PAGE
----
Jewish History

, Volume 32, Issue 2–4, pp 541–545 | Cite as

Goitein and Strong Women

  • Oded ZingerEmail author


This essay examines S. D. Goitein’s tendency to find strong women in Geniza documents. I situate this predilection at the intersection of three separate currents. The first is the growing interest in women’s history in the late 1960s and early 1970s, precisely the time in which Goitein was working on the third volume of A Mediterranean Society. The second is a stereotype with a long history that sees Egyptian women as ruling over their weak husbands. Finally, Goitein seemed to have an interest in dominant female figures even before he turned to the study of the Geniza. I conclude by suggesting that, instead of describing certain women as strong, it is more useful to explore what the sources and types of strength for Jewish women in Egypt were and how they accessed, activated, and deployed their resources.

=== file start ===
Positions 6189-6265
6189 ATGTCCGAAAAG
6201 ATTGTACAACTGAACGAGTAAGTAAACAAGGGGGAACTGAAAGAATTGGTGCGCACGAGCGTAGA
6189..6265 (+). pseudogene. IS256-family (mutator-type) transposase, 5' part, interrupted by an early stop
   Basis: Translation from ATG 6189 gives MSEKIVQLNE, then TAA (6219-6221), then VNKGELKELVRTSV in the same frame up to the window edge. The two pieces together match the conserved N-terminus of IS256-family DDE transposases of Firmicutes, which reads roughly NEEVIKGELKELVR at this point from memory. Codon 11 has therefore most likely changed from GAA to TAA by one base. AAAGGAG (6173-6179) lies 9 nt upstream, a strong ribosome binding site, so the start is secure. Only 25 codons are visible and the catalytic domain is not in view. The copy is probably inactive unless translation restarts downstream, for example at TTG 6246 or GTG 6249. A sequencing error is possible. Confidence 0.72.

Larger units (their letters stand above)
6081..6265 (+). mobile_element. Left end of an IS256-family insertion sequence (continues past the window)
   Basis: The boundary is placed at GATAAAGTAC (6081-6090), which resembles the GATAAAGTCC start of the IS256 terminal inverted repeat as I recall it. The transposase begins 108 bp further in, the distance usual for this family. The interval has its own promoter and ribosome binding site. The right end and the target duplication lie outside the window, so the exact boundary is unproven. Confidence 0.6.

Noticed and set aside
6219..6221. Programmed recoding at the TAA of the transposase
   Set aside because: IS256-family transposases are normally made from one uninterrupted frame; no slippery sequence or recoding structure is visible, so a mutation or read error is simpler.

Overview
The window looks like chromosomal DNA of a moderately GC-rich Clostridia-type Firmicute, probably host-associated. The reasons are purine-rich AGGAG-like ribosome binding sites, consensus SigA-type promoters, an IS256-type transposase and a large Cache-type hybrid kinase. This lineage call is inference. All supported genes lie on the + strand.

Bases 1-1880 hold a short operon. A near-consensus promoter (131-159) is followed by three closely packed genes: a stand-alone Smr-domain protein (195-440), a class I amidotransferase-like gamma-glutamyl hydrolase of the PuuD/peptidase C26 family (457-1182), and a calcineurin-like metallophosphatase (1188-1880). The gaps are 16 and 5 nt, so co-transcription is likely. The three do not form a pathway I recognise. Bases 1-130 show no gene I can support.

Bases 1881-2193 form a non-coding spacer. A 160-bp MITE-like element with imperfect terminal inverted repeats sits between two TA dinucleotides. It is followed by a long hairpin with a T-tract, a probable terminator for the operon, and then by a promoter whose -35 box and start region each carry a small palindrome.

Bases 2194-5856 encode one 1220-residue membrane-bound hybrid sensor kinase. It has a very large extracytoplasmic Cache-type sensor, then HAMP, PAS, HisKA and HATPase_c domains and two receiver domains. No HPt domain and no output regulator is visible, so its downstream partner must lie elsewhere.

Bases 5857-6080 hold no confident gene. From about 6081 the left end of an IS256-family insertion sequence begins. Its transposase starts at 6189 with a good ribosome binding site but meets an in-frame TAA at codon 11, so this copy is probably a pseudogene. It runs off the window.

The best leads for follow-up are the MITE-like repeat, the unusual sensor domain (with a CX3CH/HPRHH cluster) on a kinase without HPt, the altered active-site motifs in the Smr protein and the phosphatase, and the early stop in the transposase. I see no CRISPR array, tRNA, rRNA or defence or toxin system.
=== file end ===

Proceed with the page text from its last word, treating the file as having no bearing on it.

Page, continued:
S. D. Goitein Women’s history Egyptian women Cairo Geniza 


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Copyright information

© Springer Nature B.V. 2019

Authors and Affiliations

  1. 1.Martin Buber Society of FellowsHebrew UniversityJerusalemIsrael

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